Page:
Mitochondrial metabolism in cancer metastasis

Visualizing tumor cell mitochondria and the "reverse Warburg effect" in positive lymph node tissue

Federica Sotgia, Diana Whitaker-Menezes, Ubaldo E. Martinez-Outschoorn, Neal Flomenberg, Ruth C. Birbe, Agnieszka K. Witkiewicz, Anthony Howell, Nancy J. Philp, Richard G. Pestell, Michael P. Lisanti

Research output: Contribution to journalArticle

96 Citations (Scopus)

Abstract

We have recently proposed a new two-compartment model for understanding the Warburg effect in tumor metabolism. In this model, glycolytic stromal cells produce mitochondrial fuels (L-lactate and ketone bodies) that are then transferred to oxidative epithelial cancer cells, driving OXPHOS and mitochondrial metabolism. Thus, stromal catabolism fuels anabolic tumor growth via energy transfer. We have termed this new cancer paradigm the "reverse Warburg effect," because stromal cells undergo aerobic glycolysis, rather than tumor cells. To assess whether this mechanism also applies during cancer cell metastasis, we analyzed the bioenergetic status of breast cancer lymph node metastases, by employing a series of metabolic protein markers. For this purpose, we used MCT4 to identify glycolytic cells. Similarly, we used TO MM20 and COX staining as markers of mitochondrial mass and OXPHOS activity, respectively. Consistent with the "reverse Warburg effect,"our results indicate that metastatic breast cancer cells amplify oxidative mitochondrial metabolism (OXPHOS) and that adjacent stromal cells are glycolytic and lack detectable mitochondria. Glycolytic stromal cells included cancer-associated fibroblasts, adipocytes and inflammatory cells. Double labeling experiments with glycolytic (MCT4) and oxidative (TO MM20 or COX) markers directly shows that at least two different metabolic compartments co-exist, side-by-side, within primary tumors and their metastases. Since cancer-associated immune cells appeared glycolytic, this observation may also explain how inflammation literally "fuels" tumor progression and metastatic dissemination, by "feeding" mitochondrial metabolism in cancer cells. Finally, MCT4(+) and TO MM20(-) "glycolytic" cancer cells were rarely observed, indicating that the conventional "Warburg effect" does not frequently occur in cancer-positive lymph node metastases.

Original languageEnglish (US)
Pages (from-to)1445-1454
Number of pages10
JournalCell Cycle
Volume11
Issue number7
DOIs
StatePublished - Apr 1 2012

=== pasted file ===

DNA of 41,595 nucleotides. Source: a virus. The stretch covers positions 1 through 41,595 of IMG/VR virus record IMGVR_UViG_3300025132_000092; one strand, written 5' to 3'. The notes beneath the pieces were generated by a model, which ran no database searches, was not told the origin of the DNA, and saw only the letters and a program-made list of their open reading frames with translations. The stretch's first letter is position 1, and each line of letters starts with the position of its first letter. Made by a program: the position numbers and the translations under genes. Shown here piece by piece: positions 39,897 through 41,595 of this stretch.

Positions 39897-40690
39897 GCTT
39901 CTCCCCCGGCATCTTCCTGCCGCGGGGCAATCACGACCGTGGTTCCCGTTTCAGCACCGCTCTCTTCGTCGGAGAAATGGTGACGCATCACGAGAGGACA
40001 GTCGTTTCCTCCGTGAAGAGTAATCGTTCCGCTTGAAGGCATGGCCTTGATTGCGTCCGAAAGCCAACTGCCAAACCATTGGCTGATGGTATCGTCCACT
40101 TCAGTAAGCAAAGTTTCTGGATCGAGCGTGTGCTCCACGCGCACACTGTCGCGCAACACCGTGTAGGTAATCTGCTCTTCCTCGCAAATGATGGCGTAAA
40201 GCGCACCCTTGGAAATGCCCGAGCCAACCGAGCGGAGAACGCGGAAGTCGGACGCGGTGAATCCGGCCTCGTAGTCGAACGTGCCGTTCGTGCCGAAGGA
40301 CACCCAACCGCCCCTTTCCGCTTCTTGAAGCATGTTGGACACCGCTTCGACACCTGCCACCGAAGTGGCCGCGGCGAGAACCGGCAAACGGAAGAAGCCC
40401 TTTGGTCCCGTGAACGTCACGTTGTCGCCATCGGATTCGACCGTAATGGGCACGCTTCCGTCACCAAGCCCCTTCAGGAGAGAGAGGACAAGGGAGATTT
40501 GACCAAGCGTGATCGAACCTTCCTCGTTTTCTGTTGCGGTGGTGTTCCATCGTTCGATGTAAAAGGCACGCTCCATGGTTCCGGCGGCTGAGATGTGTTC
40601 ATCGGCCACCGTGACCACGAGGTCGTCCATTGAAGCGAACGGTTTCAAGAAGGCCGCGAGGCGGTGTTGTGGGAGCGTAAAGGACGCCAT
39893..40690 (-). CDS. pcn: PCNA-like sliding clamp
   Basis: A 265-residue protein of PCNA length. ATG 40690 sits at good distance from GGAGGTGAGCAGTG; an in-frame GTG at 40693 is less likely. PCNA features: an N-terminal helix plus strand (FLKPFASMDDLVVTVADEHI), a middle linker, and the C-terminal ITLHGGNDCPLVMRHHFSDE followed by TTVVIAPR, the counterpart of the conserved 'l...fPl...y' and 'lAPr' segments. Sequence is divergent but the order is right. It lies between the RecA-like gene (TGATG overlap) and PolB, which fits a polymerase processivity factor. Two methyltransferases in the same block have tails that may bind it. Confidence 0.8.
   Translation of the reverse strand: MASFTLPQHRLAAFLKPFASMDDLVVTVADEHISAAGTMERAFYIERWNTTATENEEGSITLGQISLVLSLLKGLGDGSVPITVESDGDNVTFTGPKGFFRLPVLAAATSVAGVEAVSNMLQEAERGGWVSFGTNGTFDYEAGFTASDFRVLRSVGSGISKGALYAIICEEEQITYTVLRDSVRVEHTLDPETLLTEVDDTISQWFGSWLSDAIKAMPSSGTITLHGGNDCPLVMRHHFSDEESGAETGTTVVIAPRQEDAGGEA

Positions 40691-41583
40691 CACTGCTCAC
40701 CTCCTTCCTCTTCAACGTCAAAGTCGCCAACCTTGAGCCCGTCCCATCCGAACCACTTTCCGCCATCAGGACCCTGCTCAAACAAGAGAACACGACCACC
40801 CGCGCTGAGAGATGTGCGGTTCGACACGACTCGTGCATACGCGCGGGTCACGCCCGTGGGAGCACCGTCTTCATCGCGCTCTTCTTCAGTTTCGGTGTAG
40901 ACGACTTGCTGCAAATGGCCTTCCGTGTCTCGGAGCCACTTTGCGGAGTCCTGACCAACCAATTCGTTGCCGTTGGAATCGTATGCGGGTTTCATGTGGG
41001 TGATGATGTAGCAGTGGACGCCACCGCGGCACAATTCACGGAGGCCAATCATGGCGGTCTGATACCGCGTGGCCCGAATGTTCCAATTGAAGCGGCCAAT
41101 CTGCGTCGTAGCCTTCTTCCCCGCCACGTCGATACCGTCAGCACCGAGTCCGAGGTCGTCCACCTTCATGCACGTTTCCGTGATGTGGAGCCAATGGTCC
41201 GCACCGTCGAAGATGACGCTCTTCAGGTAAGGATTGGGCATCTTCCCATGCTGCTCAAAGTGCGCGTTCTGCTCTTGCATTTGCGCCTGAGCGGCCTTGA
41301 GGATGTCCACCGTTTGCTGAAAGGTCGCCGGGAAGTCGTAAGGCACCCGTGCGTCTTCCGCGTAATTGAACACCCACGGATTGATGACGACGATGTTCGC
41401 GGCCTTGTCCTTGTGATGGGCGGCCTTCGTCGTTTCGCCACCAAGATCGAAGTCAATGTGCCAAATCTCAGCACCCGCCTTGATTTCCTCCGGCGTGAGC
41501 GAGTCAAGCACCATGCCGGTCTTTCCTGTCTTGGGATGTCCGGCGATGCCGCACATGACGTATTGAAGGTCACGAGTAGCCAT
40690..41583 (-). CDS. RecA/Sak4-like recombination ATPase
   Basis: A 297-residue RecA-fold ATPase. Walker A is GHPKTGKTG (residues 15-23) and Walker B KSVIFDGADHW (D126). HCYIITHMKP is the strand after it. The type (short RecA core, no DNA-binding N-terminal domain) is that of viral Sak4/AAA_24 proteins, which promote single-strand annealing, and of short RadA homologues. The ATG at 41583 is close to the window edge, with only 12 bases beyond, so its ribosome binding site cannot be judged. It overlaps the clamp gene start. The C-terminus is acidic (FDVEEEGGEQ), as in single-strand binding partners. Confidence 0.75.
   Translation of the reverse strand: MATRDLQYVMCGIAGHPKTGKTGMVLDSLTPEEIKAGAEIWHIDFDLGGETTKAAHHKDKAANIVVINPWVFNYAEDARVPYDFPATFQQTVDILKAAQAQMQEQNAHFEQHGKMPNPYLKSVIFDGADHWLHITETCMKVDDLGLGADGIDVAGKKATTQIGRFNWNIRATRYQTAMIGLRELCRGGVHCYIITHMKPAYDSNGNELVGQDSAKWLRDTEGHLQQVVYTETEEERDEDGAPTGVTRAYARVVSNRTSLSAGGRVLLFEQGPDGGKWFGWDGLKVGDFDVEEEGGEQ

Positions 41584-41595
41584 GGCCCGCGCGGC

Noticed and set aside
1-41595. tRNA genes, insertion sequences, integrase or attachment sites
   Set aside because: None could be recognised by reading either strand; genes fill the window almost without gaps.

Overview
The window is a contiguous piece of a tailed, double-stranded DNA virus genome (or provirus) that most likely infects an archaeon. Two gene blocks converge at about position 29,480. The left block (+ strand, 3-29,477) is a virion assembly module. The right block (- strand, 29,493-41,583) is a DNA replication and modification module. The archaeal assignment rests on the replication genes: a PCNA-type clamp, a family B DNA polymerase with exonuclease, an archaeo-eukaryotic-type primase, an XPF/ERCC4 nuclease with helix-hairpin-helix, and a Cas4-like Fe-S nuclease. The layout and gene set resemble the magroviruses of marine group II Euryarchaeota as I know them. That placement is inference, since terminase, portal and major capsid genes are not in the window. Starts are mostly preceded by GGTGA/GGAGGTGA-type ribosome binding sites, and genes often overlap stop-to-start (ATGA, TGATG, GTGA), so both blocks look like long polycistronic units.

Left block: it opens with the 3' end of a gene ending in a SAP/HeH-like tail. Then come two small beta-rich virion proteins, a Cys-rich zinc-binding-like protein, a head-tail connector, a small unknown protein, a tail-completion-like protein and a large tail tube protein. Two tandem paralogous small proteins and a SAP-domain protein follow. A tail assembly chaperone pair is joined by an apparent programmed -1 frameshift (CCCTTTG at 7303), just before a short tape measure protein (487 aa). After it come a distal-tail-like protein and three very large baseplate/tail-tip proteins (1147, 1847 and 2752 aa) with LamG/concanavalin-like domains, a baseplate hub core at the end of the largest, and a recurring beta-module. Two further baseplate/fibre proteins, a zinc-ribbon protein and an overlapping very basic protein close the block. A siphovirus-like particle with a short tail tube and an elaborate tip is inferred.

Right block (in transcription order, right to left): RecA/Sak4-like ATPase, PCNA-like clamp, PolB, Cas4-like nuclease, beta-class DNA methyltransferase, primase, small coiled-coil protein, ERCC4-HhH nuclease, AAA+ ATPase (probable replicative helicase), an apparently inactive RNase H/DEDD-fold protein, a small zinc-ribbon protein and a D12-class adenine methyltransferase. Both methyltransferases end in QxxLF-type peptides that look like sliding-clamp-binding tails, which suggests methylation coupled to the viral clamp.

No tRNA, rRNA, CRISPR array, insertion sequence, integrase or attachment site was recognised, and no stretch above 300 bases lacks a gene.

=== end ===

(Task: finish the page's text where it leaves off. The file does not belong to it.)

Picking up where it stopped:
Fingerprint

Mitochondria
Lymph Nodes
Neoplasm Metastasis
Neoplasms
Stromal Cells
Breast Neoplasms
Ketone Bodies
Energy Transfer
Glycolysis
Adipocytes
Energy Metabolism
Lactic Acid
Epithelial Cells
Staining and Labeling
Inflammation
Growth

Keywords

  • Caveolin-1
  • Complex IV
  • Inflammation
  • MCT4
  • Metabolic coupling
  • Metastasis
  • Mitochondria
  • Monocarboxylic acid transporter
  • Oxidative stress
  • OXPHOS
  • SLC16A3
  • TOMM20
  • Tumor stroma
  • Two-compartment tumor metabolism

ASJC Scopus subject areas

  • Cell Biology
  • Molecular Biology
  • Developmental Biology

Cite this

Sotgia, F., Whitaker-Menezes, D., Martinez-Outschoorn, U. E., Flomenberg, N., Birbe, R. C., Witkiewicz, A. K., ... Lisanti, M. P. (2012). Mitochondrial metabolism in cancer metastasis: Visualizing tumor cell mitochondria and the "reverse Warburg effect" in positive lymph node tissue. Cell Cycle, 11(7), 1445-1454. https://doi.org/10.4161/cc.19841

Mitochondrial metabolism in cancer metastasis : Visualizing tumor cell mitochondria and the "reverse Warburg effect" in positive lymph node tissue. / Sotgia, Federica; Whitaker-Menezes, Diana; Martinez-Outschoorn, Ubaldo E.; Flomenberg, Neal; Birbe, Ruth C.; Witkiewicz, Agnieszka K.; Howell, Anthony; Philp, Nancy J.; Pestell, Richard G.; Lisanti, Michael P.

In: Cell Cycle, Vol. 11, No. 7, 01.04.2012, p. 1445-1454.

Research output: Contribution to journalArticle

Sotgia, F, Whitaker-Menezes, D, Martinez-Outschoorn, UE, Flomenberg, N, Birbe, RC, Witkiewicz, AK, Howell, A, Philp, NJ, Pestell, RG & Lisanti, MP 2012, 'Mitochondrial metabolism in cancer metastasis: Visualizing tumor cell mitochondria and the "reverse Warburg effect" in positive lymph node tissue', Cell Cycle, vol. 11, no. 7, pp. 1445-1454. https://doi.org/10.4161/cc.19841
Sotgia, Federica ; Whitaker-Menezes, Diana ; Martinez-Outschoorn, Ubaldo E. ; Flomenberg, Neal ; Birbe, Ruth C. ; Witkiewicz, Agnieszka K. ; Howell, Anthony ; Philp, Nancy J. ; Pestell, Richard G. ; Lisanti, Michael P. / Mitochondrial metabolism in cancer metastasis : Visualizing tumor cell mitochondria and the "reverse Warburg effect" in positive lymph node tissue. In: Cell Cycle. 2012 ; Vol. 11, No. 7. pp. 1445-1454.
@article{1d0017a5882b4da89b047fb3ba549db4,
title = "Mitochondrial metabolism in cancer metastasis: Visualizing tumor cell mitochondria and the {"}reverse Warburg effect{"} in positive lymph node tissue",
abstract = "We have recently proposed a new two-compartment model for understanding the Warburg effect in tumor metabolism. In this model, glycolytic stromal cells produce mitochondrial fuels (L-lactate and ketone bodies) that are then transferred to oxidative epithelial cancer cells, driving OXPHOS and mitochondrial metabolism. Thus, stromal catabolism fuels anabolic tumor growth via energy transfer. We have termed this new cancer paradigm the {"}reverse Warburg effect,{"} because stromal cells undergo aerobic glycolysis, rather than tumor cells. To assess whether this mechanism also applies during cancer cell metastasis, we analyzed the bioenergetic status of breast cancer lymph node metastases, by employing a series of metabolic protein markers. For this purpose, we used MCT4 to identify glycolytic cells. Similarly, we used TO MM20 and COX staining as markers of mitochondrial mass and OXPHOS activity, respectively. Consistent with the {"}reverse Warburg effect,{"}our results indicate that metastatic breast cancer cells amplify oxidative mitochondrial metabolism (OXPHOS) and that adjacent stromal cells are glycolytic and lack detectable mitochondria. Glycolytic stromal cells included cancer-associated fibroblasts, adipocytes and inflammatory cells. Double labeling experiments with glycolytic (MCT4) and oxidative (TO MM20 or COX) markers directly shows that at least two different metabolic compartments co-exist, side-by-side, within primary tumors and their metastases. Since cancer-associated immune cells appeared glycolytic, this observation may also explain how inflammation literally {"}fuels{"} tumor progression and metastatic dissemination, by {"}feeding{"} mitochondrial metabolism in cancer cells. Finally, MCT4(+) and TO MM20(-) {"}glycolytic{"} cancer cells were rarely observed, indicating that the conventional {"}Warburg effect{"} does not frequently occur in cancer-positive lymph node metastases.",